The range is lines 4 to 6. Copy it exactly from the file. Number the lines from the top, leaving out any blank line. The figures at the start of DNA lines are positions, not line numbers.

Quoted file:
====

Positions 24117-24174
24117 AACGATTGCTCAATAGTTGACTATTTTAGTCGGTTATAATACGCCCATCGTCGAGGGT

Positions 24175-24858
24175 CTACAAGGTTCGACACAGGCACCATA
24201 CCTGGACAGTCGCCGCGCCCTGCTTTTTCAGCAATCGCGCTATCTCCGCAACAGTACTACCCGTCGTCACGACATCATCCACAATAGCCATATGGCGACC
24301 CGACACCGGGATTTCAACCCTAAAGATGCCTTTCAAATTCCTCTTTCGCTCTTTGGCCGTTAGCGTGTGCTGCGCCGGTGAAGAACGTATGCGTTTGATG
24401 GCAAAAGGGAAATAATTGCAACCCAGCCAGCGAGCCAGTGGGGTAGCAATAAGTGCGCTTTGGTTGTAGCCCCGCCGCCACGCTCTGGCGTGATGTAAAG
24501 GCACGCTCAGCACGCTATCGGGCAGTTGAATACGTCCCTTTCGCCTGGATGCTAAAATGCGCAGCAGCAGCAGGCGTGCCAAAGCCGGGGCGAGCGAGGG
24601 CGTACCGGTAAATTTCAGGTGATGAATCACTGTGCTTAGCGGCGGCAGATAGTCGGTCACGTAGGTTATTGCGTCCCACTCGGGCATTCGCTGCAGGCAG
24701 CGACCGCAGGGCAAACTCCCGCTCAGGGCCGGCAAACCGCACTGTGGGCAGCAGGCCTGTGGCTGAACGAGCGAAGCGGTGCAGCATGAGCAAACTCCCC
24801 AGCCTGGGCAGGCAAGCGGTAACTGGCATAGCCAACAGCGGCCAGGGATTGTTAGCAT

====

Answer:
24175 CTACAAGGTTCGACACAGGCACCATA
24201 CCTGGACAGTCGCCGCGCCCTGCTTTTTCAGCAATCGCGCTATCTCCGCAACAGTACTACCCGTCGTCACGACATCATCCACAATAGCCATATGGCGACC
24301 CGACACCGGGATTTCAACCCTAAAGATGCCTTTCAAATTCCTCTTTCGCTCTTTGGCCGTTAGCGTGTGCTGCGCCGGTGAAGAACGTATGCGTTTGATG